Last fall, Caribbean island communities were devastated by three of the strongest hurricanes in recorded history. The storms’ 100-mile-per-hour winds crushed buildings and flooded streets. Thousands of people in the region are still homeless, and two Bethel residents decided to do whatever they could to help.
Last October, Shana Silcott and her boyfriend Tom McCallson took off from Bethel with $1,200-worth of checked luggage. Their bags were stuffed with canned food from AC, electric fans, and other emergency supplies. Their destination? St. Croix: a tropical hub in the U.S. Virgin Islands that was flattened by Hurricane Maria.
Silcott grew up on the island and most of her family still lives there. She hadn’t been back home in five years. When the plane landed in St. Croix, she was shocked by what she saw.
"It’s a lot to take in," Silcott said. "You realize that it’s real when you’re there. It’s heartbreaking and scary."
Silcott’s family survived the storms, but her mother was running low on food and left St. Croix to live with Silcott’s sister in South Carolina. Her father’s roof was ripped off and replaced by what Silcott called a “blue roof.”
"It’s a blue tarp that they staple to your roof," she said, sounding frustrated. "And you figure out how you’re going to fix it [on your own] whenever you can."
Silcott and McCallson helped where they could. They patched roofs and poured cement. They distributed food to the elderly relatives of Silcott’s friends and to complete strangers who needed it. McCallson fixed what he said felt like an endless number of generators.
The couple was shocked by the both scope of the destruction and the government’s response to it. Like Puerto Rico, the Virgin Islands are a U.S. territory, but Silcott said that the federal relief effort is completely insufficient. Most St. Croix residents haven’t had power in months. It took the couple two weeks to access a working phone and the one working hospital in the Virgin Islands is understocked. Silcott said that her friend’s mother ran out of her medication over a month ago and is managing her high blood pressure with herbal remedies.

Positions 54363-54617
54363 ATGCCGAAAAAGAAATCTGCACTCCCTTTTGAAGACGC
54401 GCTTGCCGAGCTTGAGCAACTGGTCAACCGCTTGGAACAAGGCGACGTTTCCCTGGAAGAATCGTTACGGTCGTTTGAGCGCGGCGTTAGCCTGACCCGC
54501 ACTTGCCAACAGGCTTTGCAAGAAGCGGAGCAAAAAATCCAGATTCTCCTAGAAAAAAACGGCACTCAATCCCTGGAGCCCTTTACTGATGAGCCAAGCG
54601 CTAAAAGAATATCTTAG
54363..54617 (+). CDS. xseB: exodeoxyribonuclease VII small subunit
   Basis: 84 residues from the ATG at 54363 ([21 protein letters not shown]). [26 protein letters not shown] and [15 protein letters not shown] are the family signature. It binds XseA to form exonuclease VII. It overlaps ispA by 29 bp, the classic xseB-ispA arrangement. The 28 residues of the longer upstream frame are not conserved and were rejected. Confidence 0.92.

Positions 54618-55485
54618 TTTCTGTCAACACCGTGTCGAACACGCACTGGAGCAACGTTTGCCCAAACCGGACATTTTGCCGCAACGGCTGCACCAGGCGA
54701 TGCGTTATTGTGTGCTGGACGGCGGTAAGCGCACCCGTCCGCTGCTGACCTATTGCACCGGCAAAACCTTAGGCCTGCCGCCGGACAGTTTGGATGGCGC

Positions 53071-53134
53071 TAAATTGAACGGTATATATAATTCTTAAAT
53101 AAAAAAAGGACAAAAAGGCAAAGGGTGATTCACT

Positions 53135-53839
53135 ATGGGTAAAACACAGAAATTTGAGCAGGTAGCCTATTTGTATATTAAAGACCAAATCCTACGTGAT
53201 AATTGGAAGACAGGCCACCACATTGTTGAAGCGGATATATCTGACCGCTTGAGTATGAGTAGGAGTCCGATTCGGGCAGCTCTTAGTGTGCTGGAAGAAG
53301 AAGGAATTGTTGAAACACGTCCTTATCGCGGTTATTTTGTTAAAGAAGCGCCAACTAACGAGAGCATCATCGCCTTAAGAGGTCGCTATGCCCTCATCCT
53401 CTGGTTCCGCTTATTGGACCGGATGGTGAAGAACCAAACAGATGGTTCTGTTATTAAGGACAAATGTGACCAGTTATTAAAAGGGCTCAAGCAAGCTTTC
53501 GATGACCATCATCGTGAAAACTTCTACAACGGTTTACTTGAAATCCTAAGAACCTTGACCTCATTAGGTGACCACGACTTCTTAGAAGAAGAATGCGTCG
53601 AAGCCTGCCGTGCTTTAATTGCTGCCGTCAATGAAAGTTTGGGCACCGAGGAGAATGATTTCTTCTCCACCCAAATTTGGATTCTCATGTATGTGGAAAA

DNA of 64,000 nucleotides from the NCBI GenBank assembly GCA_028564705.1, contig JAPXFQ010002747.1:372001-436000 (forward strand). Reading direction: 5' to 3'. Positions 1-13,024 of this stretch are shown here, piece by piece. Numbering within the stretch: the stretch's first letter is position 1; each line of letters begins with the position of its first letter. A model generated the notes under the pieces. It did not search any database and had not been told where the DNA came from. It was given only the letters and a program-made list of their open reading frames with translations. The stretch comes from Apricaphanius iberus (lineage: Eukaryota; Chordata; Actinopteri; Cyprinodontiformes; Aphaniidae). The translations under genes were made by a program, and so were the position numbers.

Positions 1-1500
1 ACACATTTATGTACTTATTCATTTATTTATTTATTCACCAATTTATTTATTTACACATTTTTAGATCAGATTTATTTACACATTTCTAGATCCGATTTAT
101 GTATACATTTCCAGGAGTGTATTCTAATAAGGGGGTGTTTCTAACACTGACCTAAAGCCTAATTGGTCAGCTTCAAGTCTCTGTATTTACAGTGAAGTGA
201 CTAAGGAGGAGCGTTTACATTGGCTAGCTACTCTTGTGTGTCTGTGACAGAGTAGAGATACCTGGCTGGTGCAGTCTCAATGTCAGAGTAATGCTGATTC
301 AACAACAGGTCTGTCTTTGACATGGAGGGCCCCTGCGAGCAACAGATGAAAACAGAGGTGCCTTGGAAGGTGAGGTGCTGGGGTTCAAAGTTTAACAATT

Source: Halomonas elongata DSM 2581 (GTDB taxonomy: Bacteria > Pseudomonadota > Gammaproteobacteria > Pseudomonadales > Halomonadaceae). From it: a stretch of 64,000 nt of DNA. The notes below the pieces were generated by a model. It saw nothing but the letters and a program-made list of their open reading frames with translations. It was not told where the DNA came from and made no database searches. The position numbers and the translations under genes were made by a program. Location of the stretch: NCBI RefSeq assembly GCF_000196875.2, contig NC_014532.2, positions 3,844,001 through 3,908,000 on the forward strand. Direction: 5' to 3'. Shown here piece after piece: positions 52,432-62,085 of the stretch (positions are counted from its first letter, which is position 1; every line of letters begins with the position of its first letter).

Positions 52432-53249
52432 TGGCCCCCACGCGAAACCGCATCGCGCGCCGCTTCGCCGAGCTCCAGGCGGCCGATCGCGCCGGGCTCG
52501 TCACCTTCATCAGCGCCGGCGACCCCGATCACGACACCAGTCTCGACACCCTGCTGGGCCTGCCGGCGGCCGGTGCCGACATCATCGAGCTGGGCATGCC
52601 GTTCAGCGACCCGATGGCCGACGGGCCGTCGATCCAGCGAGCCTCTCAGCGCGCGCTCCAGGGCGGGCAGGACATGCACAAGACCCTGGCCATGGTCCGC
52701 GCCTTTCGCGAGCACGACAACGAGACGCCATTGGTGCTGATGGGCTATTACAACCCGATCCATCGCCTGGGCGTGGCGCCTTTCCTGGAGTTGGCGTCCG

And the scores of people killed by Hurricane Maria? Silcott and McCallson claim that a lot of them haven’t been buried yet. There weren’t any medical examiners to do the autopsies.
"The result is that was that they were stacking them in freezers," McCallson said.
St. Croix’s problems pale in comparison to Puerto Rico’s, said Silcott. At least St. Croix still had some water and food. The two tried to fly home through San Juan, Puerto Rico on October 20 and got stuck there.
"It was like a war had just ended and everybody was trying to find their way out," Silcott said. "Everyone with their kids. The grandparents that can barely walk are all wandering around this airport, trying to figure out, 'How are we going to eat tonight? What are we going to drink for water?'"
"I spoke to several people in the airport who had been waiting for weeks, waiting for airplanes to get out," said McCallson.
The couple headed back to St. Croix and stayed there two weeks longer than planned. Silcott said that she's lost faith in the government's ability to respond to a large-scale crisis, and she does not think that anyone else should trust them either.
"When things get bad, make sure you have food stored in the house and water stored in the house, because at the end of the day there’s no one there to help you," she said. "It comes down to the community sticking together."
Silcott and McCallson went into debt on their trip, and they don’t think that they’ll be able to get back to St. Croix for another few years. They plan to help Silcott’s family from afar in any way that they can.